Roles. We each have a role to play in the issues of systemic injustice that face the nation and our local community of the College of William and Mary.
A little over a year ago, the Student Assembly formed the Reparations Committee. As a university administrator and the advisor to SA, part of my role is paying close attention to activities and initiatives of student organizations that come with (any) level of complexity. A student-led committee exploring Reparations? That definitely checks the complexity box, and I started attending meetings.
As an administrator, my role can periodically put me directly in the path of disagreement with students. My role often requires me to enforce rules and students often push up against those rules. So, you might be surprised to read that I absolutely believe that the College (and the world) need more people to play the role of provocative change agent. Yet, “provocative change agent” will never be a description anyone assigns to me. I am slow, steady and incremental in my work and life. My best work is done in places where I get to build sustained relationships and refine systems and processes with the people around me. The problems facing our nation and the opportunities (and complexity) of reparations require a different skill set than slow, steady and incremental. Disruptors of the status quo can better elevate our pressing issues and bring attention to the gaps. Disruptors can also make it uncomfortable. But this discomfort is an essential part of an ecosystem made up of imperfect humans.
Earlier this year, I stumbled across The Social Change Ecosystem Map from the Building Movement Project. The introduction to this map reads:
“In our lives and as part of movements and organizations, many of us play different roles in pursuit of equity, shared liberation, inclusion, and justice. And yet, we often get lost and confused, or we are newcomers to ongoing social change efforts and don’t know where to start, or we are catalyzed into action in the midst of a crisis in our community.”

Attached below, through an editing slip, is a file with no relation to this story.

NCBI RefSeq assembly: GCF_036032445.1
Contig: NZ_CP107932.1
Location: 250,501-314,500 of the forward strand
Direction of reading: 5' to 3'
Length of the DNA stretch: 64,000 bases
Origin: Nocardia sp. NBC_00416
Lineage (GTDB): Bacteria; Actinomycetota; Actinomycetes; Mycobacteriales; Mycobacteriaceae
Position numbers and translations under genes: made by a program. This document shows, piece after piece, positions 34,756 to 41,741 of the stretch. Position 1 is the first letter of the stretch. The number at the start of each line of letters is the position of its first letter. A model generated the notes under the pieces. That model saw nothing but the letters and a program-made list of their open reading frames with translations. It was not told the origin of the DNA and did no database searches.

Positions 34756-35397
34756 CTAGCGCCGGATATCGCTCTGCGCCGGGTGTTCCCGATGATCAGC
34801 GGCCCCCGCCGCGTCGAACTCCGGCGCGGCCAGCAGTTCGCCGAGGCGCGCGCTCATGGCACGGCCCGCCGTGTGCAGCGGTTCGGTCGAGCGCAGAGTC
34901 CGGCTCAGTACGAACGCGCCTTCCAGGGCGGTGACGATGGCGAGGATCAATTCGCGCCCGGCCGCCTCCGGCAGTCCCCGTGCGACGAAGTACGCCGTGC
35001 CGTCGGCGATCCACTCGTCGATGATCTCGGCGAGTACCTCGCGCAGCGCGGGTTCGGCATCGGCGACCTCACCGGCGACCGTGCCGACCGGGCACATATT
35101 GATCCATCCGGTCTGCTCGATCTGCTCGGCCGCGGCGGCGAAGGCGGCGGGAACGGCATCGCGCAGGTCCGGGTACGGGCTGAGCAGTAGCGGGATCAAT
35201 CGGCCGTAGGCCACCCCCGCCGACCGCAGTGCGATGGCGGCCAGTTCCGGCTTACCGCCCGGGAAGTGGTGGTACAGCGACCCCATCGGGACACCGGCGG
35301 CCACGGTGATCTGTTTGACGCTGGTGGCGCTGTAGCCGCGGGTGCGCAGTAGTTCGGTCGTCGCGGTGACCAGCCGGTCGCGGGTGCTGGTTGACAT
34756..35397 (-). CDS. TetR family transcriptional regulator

This spoke to me. Being lost or confused and not knowing the “right” thing to do resonated. Not doing anything because I’m scared to do the wrong thing is a challenge I’ve always had to combat. The roles articulated in the Social Change Ecosystem Map helped me to be more cognizant that there isn’t one best way to contribute; there is more than just the disruptor. Indeed, all too often those who are most affected by these issues experience severe burnout. Maybe you are a healer, a storyteller, a frontline responder, a caregiver or a disruptor. There is no one way to make progress. We need everyone and every role.
As a middle-aged white woman (and administrator) of some not insignificant privilege, I can’t possibly label myself a guide to the experiences of our BIPOC students, alumni and community members. Despite all the catching up I still have to do, I can use my experience and privilege to serve as a guide to navigating the College. Completing the plan for reparations will help the College move forward creating equity, liberation, justice and solidarity for the community. And this work necessitates many roles. Within the College ecosystem, my role is as a guide to the College’s students. We all have a role to play — don’t let your position, title, lack of knowledge or fear of inadequacy keep you from leaning into the role that you can play best.
Anne Arseneau graduated from the College of William and Mary in 1989 and has worked at the College since 1997. She works in Student Leadership Development where she supports students in the practice field working to make positive change in the groups, causes and communities that are important to them. Email Anne at email@example.com.